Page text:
Previously Spain was a great wine consuming country, however, since the 1970s, the domestic market has been in decline. In fact, Spain’s per capita wine consumption is much lower than in the UK, I don’t know if I’m really all that surprised by this. However, remember that Spain has a huge Tourism industry, which we are top contributors to, so adding more than 70 million tourists that are included in this statistic, Spain’s consumption is significantly lower than the UK. Thus, Spain is a huge wine exporter comparable to Chile and Australia. More than two thirds of Spanish production, around 24 million hectolitres leave the country every year. Therefore, the whole production system is steered towards exports, at all price levels. As previously discussed, Spain is cheap, almost half the wine production is sold at unbeatably low prices (in an average vintage). No other country can compete with Spain in terms of price to quality ratio. It is this over deliverance on quality at all price points that have led to an increase in export of more premium wines, although the value of Spain’s annual wine production, around €4.8 billion, is still far away from France’s or Italy’s. Still red wines account for €2.7 billion in value, followed by still white wines at €1.1 billion. Although volume for DO wines is low at 1.3 billion litres, the value is more than double the value of bulk wines.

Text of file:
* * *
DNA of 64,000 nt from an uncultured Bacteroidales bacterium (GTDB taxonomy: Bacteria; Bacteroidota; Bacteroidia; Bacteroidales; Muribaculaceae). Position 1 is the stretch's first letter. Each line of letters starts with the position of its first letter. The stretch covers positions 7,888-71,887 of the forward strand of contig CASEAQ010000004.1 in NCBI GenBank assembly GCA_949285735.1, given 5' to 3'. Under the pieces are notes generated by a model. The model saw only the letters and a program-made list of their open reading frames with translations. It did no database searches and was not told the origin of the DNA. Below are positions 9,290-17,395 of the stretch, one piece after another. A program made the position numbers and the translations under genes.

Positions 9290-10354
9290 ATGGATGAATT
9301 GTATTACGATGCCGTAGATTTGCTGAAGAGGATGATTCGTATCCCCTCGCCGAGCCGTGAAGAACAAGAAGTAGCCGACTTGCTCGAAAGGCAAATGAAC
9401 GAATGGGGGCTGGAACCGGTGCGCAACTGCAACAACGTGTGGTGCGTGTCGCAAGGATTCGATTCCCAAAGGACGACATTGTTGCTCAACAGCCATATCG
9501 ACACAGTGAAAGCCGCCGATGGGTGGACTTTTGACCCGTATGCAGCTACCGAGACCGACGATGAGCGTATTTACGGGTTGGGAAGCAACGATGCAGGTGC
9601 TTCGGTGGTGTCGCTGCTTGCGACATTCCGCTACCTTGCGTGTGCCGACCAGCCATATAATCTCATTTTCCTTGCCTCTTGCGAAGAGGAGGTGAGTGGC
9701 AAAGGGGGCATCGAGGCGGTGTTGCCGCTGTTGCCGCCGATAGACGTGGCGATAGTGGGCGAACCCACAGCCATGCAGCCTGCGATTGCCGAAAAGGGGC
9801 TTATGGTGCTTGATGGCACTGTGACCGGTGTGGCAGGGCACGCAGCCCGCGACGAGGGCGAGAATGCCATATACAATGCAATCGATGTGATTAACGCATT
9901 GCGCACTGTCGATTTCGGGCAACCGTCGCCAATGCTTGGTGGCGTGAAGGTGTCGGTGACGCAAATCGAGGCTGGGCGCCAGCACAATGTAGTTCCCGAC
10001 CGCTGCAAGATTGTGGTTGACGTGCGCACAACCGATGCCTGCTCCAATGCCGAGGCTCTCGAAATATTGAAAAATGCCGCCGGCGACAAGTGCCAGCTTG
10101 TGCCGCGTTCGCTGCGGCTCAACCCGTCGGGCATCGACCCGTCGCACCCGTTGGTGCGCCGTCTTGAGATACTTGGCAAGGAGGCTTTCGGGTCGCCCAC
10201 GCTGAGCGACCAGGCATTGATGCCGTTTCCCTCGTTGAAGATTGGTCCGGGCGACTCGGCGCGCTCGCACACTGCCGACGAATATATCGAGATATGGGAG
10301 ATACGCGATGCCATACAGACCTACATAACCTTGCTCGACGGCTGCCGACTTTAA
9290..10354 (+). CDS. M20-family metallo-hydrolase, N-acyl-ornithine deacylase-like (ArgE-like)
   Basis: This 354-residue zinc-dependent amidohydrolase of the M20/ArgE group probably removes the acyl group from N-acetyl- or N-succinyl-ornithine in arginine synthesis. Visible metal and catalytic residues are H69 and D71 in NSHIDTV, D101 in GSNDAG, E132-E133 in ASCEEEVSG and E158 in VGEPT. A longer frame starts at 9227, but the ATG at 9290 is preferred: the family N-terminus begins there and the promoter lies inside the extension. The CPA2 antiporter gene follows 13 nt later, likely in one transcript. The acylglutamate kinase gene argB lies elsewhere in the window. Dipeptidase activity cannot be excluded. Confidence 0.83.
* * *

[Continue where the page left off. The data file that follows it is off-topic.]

2008: Very good quality for Rioja, however cooler weather in Ribera del Duero, resulted in elegant wines.

2009: Very hot conditions but well-timed rains in Rioja and Ribera del Duero rescued the vintage.

2010: Another top year, but Top year for Ribera del Duero as promising as 2004 with good quality in Rioja as well, better than 2009. 

2011: Hot in Rioja and Ribera del Duero producing powerful wines which may have lower acidity particularly in Rioja.

2012: Another small vintage due to dryness means that Rioja wines are concentrated with high tannins. 

2013: Very good year, at the time much heralded but some were a bit dilute and not all have aged gracefully.

2014: An improvement on 2013 in Rioja, but still some issues with grey rot.

2015: Hot and dry in Ribera creating wines full of flavour with soft tannins and high alcohol. Alcohol also higher in Rioja but with high quality levels all round.

2016: Unlike Catalunya, Rioja had a large vintage, largest since 2005. Excellent, quality with modest alcohol.

2017: A super tough year with the frost and drought reducing yields by minimum 25%. Wines have higher than average alcohol, tannin and extraction.

2018: Both Rioja & Ribera del Duero have lower than average alcohol levels, and higher than average yields.